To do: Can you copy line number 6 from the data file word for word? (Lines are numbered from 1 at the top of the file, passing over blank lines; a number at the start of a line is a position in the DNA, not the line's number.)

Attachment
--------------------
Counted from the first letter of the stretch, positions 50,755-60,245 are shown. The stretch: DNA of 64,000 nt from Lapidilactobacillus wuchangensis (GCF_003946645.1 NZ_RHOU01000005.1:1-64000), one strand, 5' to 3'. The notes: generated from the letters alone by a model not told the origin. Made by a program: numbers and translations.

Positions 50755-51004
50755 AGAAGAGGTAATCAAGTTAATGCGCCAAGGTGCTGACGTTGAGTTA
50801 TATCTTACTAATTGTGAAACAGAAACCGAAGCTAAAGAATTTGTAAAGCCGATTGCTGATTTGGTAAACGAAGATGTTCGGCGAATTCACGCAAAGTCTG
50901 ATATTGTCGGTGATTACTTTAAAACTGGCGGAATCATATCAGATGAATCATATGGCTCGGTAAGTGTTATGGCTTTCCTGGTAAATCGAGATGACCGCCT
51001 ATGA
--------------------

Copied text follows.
51001 ATGA